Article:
Then, there's the addition of garlic powder to the chicken along with the fresh garlic added to the soy sauce. The addition of the garlic powder to the chicken has little value other than burning in the oil and creating a bitter flavor.

Then there's the "reducing" of the soy sauce, which is not really reducing at all. It became thicker as it cooled because of the honey that was added to it. He thought it was because the soy sauce reduced. The proper technique would've been to add the fried wings to a screaming hot wok or pan and then add the soy/honey mixture, toss to coat and plate.
 
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I just want to know if he can make a giagantic crepe or dosa with that Mongolian Wok. If that’s culturally insensitive please forgive since I don’t know what else to call it.
 
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Now, in comparison, here's a young chef that caught my attention because of his skills and because he's from my neck of the woods. Its obvious he's taken the time to learn and his technique is excellent. He, too, has platinum presentation and over 7 million subscribers. But, notice the difference in skills? This guy knows his way around a kitchen.

 
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I do too... but it seems a good thing to me. Restaurants and cooking schools need the business. Neither should be relegated just to snobs. :)
I agree as well. I like the fact that cooking and good food have made their way into the consciousness of the otherwise unconscious public. After all, good food is how most of us have made or are making our livings.

I just think its kinda humorous that a guy with a great personality and literally zero technique can become a celebrity chef.
 
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There are folks that have become both internet and mainstream media celebs who have a lot less talent than that!
 
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I had planned on starting a new thread with a question, but this topic came up and I'm glad.

Here goes....
I get questions from people about cooking all the time. I even write a column in my town's local paper called "ask the Chef."
Someone told me they were going to culinary school before the virus outbreak, and they were working in a restaurant as well. They wanted to know why the things they were taught in school are not being done in the restaurant. I asked for examples and I was shocked from what I heard.
Not getting into particulars, I told the cook that he should continue to practice what he learned and not follow the lead of others. He is correct and they are not.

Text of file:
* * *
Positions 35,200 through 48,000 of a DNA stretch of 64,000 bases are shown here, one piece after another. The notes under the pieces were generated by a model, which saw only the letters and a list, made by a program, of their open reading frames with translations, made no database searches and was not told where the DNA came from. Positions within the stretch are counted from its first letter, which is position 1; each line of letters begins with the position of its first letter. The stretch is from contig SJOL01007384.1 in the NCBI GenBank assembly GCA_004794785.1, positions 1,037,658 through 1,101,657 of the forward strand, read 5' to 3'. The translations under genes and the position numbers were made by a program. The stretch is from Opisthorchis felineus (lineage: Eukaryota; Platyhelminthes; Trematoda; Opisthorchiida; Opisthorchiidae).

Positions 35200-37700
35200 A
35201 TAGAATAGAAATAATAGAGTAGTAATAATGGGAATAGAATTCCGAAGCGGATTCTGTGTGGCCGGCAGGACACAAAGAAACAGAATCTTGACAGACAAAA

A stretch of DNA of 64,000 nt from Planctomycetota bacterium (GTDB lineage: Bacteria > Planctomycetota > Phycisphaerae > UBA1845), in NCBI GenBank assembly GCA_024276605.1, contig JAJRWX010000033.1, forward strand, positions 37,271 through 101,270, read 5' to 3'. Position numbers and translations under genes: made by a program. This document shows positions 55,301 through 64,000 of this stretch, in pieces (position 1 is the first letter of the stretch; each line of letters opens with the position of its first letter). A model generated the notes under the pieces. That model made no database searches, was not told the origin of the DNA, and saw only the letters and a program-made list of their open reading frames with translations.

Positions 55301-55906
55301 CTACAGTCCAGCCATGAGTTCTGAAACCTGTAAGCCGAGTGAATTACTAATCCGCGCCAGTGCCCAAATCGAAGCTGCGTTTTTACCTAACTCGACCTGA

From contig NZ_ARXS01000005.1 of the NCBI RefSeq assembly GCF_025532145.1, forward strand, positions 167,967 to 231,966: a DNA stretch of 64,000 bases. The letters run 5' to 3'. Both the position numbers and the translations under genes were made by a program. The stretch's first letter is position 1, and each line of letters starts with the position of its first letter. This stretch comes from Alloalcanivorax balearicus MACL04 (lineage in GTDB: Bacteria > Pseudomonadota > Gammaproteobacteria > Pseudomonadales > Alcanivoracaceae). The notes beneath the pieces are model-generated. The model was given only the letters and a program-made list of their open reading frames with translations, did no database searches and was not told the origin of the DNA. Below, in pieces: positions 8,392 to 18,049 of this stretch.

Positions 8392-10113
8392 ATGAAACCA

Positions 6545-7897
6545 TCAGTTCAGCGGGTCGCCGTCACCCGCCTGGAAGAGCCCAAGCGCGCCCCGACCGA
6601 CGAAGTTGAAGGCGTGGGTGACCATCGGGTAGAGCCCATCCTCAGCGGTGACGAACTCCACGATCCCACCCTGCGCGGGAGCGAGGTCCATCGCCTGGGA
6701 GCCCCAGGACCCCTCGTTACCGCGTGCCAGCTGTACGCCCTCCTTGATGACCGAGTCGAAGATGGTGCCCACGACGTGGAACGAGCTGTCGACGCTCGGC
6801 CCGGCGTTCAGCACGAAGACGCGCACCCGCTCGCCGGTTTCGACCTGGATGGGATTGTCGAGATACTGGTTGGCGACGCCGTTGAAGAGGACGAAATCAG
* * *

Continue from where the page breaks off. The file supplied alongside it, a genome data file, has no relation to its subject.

TV shows, although just entertainment, are giving the wrong impression.
There are many celebrity Chef's out there that are no different than any others. They just got discovered. That's all. I know I could cook rings around some of these guys or gals.
I would have liked to see them in my banquet kitchen cooking and putting out 3,000 dinners on Saturday night, 4 different rooms, with 4 different menus.
 
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I don't think of the two as comparable situations. The skill sets aren't the same.
First, you have to want to be on television/internet and put up with the fame/notoriety and being recognized when out in public. As has been pointed out, you need great presentations skills. In the ad for his master class gordon Ramsey says it's easy to cook on tv, you have all this staff to make you look good.
That's because you aren't there to cook. You are there to present a process for one recipe while doing so in an entertaining fashion. .
I've seen plenty of videos of actual chefs' making dishes. While I can tell I would learn a lot working for them, I can't watch the videos because they are too stiff, boring, stammer, repetitive, hesitate, lose track, and generally don't come across well.
Very few people have the chops to do both well. If there is a problem, its with the media promotion. They need a new term like "culinary presenter" or "tv cook".
Early Julia Child videos are a great example. She was no chef and wasn't called one and her presentations could be unpolished but she was also very endearing and down to earth and you knew she knew what she was doing. Jacques Pepin was the real deal but also a talent in front of the camera.
It seems now it's about entertainment ratings, not culinary accuracy.